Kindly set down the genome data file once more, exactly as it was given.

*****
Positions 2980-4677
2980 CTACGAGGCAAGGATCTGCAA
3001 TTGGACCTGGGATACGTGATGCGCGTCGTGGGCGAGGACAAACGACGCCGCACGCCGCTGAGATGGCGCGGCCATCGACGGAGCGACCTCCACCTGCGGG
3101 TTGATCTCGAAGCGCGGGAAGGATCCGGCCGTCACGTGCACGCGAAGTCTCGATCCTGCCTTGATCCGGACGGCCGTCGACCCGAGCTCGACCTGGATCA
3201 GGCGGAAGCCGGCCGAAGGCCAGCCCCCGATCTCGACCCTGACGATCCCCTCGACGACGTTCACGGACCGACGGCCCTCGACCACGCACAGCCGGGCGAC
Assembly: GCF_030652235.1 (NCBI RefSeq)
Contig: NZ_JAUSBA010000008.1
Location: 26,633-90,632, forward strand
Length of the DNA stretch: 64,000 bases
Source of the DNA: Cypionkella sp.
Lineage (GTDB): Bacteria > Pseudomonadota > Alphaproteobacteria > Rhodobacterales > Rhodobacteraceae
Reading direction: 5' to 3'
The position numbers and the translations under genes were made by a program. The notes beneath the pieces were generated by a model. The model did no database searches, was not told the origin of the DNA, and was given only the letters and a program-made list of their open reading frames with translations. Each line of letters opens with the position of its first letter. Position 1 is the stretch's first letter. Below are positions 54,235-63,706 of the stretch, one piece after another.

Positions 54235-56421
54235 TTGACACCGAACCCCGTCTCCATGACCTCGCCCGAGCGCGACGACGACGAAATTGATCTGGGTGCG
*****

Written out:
Positions 2980-4677
2980 CTACGAGGCAAGGATCTGCAA
3001 TTGGACCTGGGATACGTGATGCGCGTCGTGGGCGAGGACAAACGACGCCGCACGCCGCTGAGATGGCGCGGCCATCGACGGAGCGACCTCCACCTGCGGG
3101 TTGATCTCGAAGCGCGGGAAGGATCCGGCCGTCACGTGCACGCGAAGTCTCGATCCTGCCTTGATCCGGACGGCCGTCGACCCGAGCTCGACCTGGATCA
3201 GGCGGAAGCCGGCCGAAGGCCAGCCCCCGATCTCGACCCTGACGATCCCCTCGACGACGTTCACGGACCGACGGCCCTCGACCACGCACAGCCGGGCGAC
Assembly: GCF_030652235.1 (NCBI RefSeq)
Contig: NZ_JAUSBA010000008.1
Location: 26,633-90,632, forward strand
Length of the DNA stretch: 64,000 bases
Source of the DNA: Cypionkella sp.
Lineage (GTDB): Bacteria > Pseudomonadota > Alphaproteobacteria > Rhodobacterales > Rhodobacteraceae
Reading direction: 5' to 3'
The position numbers and the translations under genes were made by a program. The notes beneath the pieces were generated by a model. The model did no database searches, was not told the origin of the DNA, and was given only the letters and a program-made list of their open reading frames with translations. Each line of letters opens with the position of its first letter. Position 1 is the stretch's first letter. Below are positions 54,235-63,706 of the stretch, one piece after another.

Positions 54235-56421
54235 TTGACACCGAACCCCGTCTCCATGACCTCGCCCGAGCGCGACGACGACGAAATTGATCTGGGTGCG